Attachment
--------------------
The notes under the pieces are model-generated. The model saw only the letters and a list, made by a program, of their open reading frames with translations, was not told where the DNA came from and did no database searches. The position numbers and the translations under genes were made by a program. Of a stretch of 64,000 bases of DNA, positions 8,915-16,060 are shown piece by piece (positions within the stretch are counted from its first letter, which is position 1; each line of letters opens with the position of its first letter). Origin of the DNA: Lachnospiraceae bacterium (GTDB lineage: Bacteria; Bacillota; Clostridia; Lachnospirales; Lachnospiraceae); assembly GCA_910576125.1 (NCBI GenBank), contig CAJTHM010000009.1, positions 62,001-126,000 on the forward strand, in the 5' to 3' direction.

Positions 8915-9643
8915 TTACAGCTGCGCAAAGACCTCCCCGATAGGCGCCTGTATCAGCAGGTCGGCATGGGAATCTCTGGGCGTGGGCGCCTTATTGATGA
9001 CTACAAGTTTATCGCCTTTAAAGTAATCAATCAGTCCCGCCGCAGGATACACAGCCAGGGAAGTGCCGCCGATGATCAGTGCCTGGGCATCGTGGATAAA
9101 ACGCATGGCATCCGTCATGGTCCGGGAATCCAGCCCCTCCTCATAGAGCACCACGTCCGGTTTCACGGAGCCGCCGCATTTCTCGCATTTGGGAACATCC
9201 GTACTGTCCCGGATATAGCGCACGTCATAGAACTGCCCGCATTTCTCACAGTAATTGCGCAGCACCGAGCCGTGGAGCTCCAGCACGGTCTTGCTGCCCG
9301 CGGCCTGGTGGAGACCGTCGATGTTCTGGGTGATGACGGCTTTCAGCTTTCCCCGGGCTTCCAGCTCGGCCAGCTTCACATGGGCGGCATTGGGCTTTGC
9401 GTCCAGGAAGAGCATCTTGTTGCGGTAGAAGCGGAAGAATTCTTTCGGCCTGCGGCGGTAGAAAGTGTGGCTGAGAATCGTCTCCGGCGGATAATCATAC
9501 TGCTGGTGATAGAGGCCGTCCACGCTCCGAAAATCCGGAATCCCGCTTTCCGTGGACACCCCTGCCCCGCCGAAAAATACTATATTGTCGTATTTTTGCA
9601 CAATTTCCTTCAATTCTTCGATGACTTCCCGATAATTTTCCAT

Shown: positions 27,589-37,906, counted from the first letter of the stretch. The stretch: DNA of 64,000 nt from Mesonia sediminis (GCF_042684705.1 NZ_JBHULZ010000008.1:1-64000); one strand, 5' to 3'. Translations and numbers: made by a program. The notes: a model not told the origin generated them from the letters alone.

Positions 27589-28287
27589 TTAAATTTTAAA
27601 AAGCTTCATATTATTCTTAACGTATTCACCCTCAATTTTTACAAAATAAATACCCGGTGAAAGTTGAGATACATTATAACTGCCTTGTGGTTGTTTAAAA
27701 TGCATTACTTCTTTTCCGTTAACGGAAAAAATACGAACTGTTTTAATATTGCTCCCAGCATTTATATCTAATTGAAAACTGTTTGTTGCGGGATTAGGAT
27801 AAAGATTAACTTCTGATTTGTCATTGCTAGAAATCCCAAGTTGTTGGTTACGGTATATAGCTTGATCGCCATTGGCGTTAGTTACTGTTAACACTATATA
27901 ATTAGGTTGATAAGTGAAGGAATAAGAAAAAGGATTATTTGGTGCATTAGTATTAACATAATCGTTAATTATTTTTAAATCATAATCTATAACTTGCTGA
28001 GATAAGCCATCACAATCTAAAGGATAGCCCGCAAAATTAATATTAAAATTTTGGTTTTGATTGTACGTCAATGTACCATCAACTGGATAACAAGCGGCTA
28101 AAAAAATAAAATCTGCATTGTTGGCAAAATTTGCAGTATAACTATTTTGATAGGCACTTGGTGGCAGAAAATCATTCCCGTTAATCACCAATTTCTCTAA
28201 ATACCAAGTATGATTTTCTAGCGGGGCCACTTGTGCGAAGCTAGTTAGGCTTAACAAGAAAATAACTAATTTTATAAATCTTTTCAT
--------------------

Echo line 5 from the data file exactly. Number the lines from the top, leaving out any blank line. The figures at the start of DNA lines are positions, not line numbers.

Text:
9101 ACGCATGGCATCCGTCATGGTCCGGGAATCCAGCCCCTCCTCATAGAGCACCACGTCCGGTTTCACGGAGCCGCCGCATTTCTCGCATTTGGGAACATCC